[RPG] How to keep a party together without railroading


Our campaign is off and running and is going really well. This is a large party, 8 in all. Things were going great until they got to one of the main cities.

Since they've entered, they've been given a few possible quest lines. Some of these are time sensitive. The party wanted to take the time to look around and shop. No worries, makes sense. Here's the problem, in order to make sure they had enough time and are still able to shop, the party has been splitting into groups of 1-3 and the last 3 sessions (3-5 hrs each) has just been the party members shopping and rping around town. I wouldn't mind this if they were in a group, but it has turned into a game of one at a time for up to half an hour and I can feel the other players getting bored. The problem is, since everyone wants their turn at the rp, no one really wants me to put my foot down and stop it completely.

I've considered having the various criminal elements of the city start to overwhelm lone parties so that they are forced to travel in larger groups, but was hoping to not have to resort to this.

Question: how have you pushed parties to stay together without significantly changing the storyline or railroading?

Edit – because people seem to think they are shopping for much needed upgrades, I'll give an example. Our wizard spent almost half an hour trying to figure out how many different varieties of soap there would be in the local market. He'd ask a question, I'd answer, ask another, on and on and on.

Best Answer

In practice there is no good way to force them together. A little bit of it can help a little bit, but it only helps a little bit… and the more forcing you do, the less effective it becomes as the players fight the imposed action.

Even if you successfully regroup them, players are nothing if not unpredictable. As soon as you manage to get them together again, they're likely to figure out how to safely (or at least, so they think) split up again. After all, they have pressing business elsewhere!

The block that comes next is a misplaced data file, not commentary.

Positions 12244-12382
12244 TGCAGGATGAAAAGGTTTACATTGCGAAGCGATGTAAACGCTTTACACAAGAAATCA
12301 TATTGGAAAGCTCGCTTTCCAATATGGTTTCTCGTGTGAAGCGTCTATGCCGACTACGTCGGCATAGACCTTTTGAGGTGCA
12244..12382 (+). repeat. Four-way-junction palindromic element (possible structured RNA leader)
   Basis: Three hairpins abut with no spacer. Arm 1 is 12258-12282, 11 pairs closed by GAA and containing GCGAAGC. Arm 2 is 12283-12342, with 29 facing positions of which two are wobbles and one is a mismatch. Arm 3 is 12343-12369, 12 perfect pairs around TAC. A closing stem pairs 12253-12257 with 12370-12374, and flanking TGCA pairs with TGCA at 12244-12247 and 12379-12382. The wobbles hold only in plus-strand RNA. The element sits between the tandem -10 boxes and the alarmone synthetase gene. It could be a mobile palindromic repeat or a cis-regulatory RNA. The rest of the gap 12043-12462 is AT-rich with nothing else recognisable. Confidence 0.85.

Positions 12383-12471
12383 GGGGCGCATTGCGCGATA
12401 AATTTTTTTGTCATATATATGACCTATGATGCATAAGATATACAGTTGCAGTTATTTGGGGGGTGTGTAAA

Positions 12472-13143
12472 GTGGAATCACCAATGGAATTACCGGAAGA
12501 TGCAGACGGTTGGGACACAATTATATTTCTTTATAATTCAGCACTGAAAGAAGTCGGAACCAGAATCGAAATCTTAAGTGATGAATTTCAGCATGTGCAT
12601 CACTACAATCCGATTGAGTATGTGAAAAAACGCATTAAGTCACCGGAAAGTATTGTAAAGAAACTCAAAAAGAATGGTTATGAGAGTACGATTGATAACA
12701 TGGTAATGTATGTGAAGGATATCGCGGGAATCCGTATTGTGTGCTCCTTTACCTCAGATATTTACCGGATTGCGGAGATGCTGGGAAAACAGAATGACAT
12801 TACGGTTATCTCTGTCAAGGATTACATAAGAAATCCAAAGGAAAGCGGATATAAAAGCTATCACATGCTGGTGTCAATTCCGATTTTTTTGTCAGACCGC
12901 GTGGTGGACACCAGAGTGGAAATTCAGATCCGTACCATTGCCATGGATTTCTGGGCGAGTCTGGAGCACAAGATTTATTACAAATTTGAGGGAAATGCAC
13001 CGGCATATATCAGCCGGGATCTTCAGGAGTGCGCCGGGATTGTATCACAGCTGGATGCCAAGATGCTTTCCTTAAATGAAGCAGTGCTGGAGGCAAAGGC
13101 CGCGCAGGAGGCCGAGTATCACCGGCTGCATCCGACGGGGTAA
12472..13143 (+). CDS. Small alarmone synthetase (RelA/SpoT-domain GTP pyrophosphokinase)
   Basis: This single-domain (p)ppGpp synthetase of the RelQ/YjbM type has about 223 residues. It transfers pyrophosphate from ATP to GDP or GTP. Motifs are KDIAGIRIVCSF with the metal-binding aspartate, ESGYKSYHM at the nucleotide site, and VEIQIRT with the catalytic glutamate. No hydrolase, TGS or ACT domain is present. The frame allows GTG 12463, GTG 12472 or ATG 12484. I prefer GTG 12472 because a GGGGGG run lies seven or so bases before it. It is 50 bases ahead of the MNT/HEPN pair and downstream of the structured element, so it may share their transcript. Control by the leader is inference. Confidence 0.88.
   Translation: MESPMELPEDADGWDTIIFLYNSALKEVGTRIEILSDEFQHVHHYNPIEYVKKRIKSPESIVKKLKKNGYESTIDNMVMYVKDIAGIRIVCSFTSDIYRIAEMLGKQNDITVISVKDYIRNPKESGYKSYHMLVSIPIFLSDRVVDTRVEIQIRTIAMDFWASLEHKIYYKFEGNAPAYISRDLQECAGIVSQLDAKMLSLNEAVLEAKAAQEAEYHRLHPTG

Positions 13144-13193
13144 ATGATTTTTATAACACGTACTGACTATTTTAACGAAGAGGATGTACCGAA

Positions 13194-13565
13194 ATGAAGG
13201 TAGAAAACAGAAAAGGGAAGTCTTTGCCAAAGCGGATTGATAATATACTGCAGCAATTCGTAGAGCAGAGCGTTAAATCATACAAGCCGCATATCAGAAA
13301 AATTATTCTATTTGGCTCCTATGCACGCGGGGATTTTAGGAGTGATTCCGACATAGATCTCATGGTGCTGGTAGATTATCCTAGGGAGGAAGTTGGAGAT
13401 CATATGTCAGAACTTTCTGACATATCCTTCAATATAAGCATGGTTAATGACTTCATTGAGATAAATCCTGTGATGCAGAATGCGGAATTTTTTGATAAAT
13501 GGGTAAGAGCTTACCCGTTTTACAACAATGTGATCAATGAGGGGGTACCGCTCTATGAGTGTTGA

So the trouble with forcing is that you end up taking away everyone's turn. Your players are putting up with the delays and turn-taking because it's actually better than the alternative.

(Never mind the problems that throwing something adversarial in just to shake things up can cause. In one game I was part of, the players were enjoying their different pursuits, and then the DM threw in a “oh no someone stabbed the bartender and now there are extortionist gangsters” thing, because he thought we were bored. It ended up actually killing off the campaign because we weren't interested, it squashed the fun RPing we were doing, and we couldn't get away from this uninteresting plot thread.)

Better even than forcing is giving occasional opportunities for the party to regroup, but don't arrange them so that they're obviously mandatory. “Hey fighter, the magic sword auction doesn't start until this evening. Unless you have any other business, might be good meet the party back at the inn to see what they think about your discovery.” But this only goes so far, so it's nice but it's not going to feel like it solves much.

The actual solution

Keep doing what you're doing! But recognise that managing spotlight time is a skill, and you only get better with practice.

What I've learned is that switching more often between different groups is effective at keeping everyone engaged.

But that brings the challenge of doing it smoothly and at the right time. There's no secret to picking good switching moments — that's where the skill comes in, and the practice it needs. You try, and you watch your own GMing patterns and practices, and you look for where you did well and where could have done better. You learn from the mistakes and from the successes, and you get more comfortable playing the Time Conductor who's flipping from scene to scene to keep the spotlight moving and focused on interesting things.

There is one small trick that I've learned though: there are many times where what you present to the players requires a bit of thought from them to figure out what they want to do. When you hit one of those moments, you'll ask “what do you do?” and the player will be unsure and play will stall. Normally in a full-party scene this is when the GM just sits back and lets the party chew, but when you have a split party this is an opportunity for a spotlight shift. “Cool, think about that and we'll come back to this in a minute. Meanwhile Wizardpants is at the School of Arcaneyness and…”

So to sum:

  • Present opportunities for the group to get back together, but don't force it. And don't force yourself either — do this when it makes sense and you have a good idea, not because you're desperate to simplify the situation.
  • Keep moving the spotlight around like you're doing.
  • Be patient with yourself. This is a skill that improves with use.
  • Learn to spot more kinds of opportunities to switch smoothly.
  • Treat player indecision as a gift that gives you a natural switch point.